Longtime communities founded by the timber industry have had a steady decline for the last few decades due to closures of paper mills, uncertain wood markets, and ever changing international influences. In spite of the abundance of natural renewable resources, these communities continue to be faced with high unemployment and underutilized industrial-zoned infrastructure. Rural America needs help.
Fortunately, SynSel has solutions to help these communities. It deploys a decentralized model that places its biorefineries close to the source of wood feedstock and targets towns with an available workforce and established industrial infrastructure. It then leverages existing transportation infrastructure to efficiently move the fuel to those markets with the highest incentives for sale on the commodity markets.
A community’s economic benefits from a SynSel biorefinery are tremendous:
Hundreds of construction jobs to build the biorefinery
Nearly 100 full-time, good paying jobs to operate the biorefinery
Revival of the timber trade through new harvesting and transportation
Strong tax base from the biorefinery
Additional manufacturing and services jobs to support increased economic opportunity within each community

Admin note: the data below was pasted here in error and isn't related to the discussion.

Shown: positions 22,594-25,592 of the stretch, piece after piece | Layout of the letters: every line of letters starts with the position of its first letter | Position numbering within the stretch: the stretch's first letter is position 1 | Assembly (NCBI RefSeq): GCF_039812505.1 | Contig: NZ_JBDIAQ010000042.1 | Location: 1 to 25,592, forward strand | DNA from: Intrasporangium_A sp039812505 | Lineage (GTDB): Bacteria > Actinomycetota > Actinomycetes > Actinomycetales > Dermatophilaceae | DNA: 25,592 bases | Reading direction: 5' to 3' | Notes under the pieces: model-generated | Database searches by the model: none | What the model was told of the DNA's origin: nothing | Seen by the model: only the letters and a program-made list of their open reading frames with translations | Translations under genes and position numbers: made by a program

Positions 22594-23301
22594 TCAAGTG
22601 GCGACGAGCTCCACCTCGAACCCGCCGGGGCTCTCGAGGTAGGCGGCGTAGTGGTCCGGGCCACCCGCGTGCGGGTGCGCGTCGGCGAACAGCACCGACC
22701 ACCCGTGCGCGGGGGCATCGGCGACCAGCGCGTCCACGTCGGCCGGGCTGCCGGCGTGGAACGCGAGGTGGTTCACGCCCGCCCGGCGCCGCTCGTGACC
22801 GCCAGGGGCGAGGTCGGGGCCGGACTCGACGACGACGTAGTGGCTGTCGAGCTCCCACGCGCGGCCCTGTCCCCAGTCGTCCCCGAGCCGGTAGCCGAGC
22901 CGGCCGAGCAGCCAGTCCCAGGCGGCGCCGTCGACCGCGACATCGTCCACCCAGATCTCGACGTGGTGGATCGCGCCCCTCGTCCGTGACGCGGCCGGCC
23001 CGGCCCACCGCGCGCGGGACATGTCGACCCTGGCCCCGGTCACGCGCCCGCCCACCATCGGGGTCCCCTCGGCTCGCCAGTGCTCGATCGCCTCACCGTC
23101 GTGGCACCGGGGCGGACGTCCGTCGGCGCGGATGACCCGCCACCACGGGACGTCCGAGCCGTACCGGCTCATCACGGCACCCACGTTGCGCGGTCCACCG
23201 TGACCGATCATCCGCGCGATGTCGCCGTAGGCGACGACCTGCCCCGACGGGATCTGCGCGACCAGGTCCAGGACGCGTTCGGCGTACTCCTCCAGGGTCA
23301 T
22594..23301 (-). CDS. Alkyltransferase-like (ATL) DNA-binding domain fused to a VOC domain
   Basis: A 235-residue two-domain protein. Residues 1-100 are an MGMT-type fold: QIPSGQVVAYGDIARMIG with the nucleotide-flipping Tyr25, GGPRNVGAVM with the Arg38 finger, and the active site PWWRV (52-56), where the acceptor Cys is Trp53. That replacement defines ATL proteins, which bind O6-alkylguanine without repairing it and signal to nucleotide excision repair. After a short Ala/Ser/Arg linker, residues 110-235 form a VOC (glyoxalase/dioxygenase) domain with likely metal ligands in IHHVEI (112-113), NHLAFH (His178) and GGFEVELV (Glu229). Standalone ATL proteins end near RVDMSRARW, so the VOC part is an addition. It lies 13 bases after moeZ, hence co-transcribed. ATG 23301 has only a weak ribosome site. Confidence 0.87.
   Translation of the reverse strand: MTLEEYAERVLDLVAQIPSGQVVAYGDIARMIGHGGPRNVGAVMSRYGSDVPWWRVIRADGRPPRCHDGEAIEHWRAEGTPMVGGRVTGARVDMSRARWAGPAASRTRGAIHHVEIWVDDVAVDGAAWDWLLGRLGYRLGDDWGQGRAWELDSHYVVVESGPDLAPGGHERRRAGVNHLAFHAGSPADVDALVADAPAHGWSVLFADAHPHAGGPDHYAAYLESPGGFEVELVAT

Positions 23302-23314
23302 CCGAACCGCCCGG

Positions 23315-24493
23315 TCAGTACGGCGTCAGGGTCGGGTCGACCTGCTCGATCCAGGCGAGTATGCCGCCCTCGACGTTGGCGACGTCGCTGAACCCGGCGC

Finally, SynSel represents an opportunity for the individual and institutional Impact Investor. The Forum for Sustainable and Responsible Investment states that ESG-focused (Environment Social Governance) US assets under management have grown from $3.7 trillion in 2012 to $8.7 trillion in 2016 – an annual increase of 34%. Nuveen, a leading institutional Sustainable Investor fund states “Experience tells us that federal policy has, at most, an indirect or even marginal impact on investors’ desire to incorporate ESG factors into their financial decision making. Instead, growth in RI (Responsible Investing) has always been led by investor demand.
As one of the fastest-growing areas in asset management, RI has proven its viability through increasing investor interest, competitive performance and—with one of every five investment dollars associated with an RI strategy—its undeniable scale. The shift in tone from Washington is unlikely to change this.”